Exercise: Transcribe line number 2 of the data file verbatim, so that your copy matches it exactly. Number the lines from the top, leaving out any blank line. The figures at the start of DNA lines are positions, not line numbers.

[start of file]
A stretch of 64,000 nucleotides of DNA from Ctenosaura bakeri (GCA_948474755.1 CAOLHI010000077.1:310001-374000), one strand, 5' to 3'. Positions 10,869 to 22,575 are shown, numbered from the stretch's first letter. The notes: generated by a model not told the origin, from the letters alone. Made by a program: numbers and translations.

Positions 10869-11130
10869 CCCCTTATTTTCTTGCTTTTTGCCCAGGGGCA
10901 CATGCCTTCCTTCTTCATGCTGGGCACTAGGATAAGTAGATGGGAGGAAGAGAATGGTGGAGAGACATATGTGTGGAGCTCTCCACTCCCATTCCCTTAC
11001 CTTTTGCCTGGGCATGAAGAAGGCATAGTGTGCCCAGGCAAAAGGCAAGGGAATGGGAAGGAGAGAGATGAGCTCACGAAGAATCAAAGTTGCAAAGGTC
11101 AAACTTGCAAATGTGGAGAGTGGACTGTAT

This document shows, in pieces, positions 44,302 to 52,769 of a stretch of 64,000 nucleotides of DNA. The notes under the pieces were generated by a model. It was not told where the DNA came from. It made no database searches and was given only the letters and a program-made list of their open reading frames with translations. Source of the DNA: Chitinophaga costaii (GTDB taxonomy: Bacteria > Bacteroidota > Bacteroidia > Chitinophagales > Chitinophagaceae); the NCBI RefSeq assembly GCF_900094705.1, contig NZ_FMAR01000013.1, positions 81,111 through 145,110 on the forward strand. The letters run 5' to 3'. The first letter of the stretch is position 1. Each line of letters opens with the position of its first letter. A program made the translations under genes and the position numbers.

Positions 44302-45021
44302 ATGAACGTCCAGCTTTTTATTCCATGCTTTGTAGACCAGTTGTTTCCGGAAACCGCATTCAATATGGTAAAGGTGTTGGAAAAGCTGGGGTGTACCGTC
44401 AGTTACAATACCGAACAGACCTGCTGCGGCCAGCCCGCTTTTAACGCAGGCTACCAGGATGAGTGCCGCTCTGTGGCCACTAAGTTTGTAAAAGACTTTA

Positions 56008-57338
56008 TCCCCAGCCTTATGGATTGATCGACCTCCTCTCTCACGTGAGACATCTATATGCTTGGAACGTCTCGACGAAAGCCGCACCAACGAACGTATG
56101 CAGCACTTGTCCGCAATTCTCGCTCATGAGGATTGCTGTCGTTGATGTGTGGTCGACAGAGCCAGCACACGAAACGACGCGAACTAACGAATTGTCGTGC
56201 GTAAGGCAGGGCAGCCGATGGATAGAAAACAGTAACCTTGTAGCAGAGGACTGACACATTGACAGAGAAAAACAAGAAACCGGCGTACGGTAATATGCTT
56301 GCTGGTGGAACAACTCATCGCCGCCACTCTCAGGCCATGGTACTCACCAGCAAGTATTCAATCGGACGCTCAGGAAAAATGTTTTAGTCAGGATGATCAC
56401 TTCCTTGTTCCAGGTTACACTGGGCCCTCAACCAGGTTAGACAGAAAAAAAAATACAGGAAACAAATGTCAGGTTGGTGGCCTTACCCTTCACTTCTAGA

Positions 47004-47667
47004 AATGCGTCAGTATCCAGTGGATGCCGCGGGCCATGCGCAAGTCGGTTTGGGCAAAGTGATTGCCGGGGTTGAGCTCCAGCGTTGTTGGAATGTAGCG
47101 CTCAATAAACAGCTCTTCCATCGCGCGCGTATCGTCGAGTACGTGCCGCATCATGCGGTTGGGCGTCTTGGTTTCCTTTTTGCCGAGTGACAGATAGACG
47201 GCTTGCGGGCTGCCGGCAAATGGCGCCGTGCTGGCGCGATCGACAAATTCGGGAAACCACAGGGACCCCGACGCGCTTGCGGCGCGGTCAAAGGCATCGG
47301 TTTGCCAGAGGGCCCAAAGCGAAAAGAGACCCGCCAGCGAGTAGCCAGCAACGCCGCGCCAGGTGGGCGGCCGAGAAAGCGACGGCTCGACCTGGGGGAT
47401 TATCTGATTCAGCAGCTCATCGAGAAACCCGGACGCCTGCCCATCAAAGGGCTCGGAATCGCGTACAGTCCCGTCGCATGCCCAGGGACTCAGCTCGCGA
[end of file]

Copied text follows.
Positions 10869-11130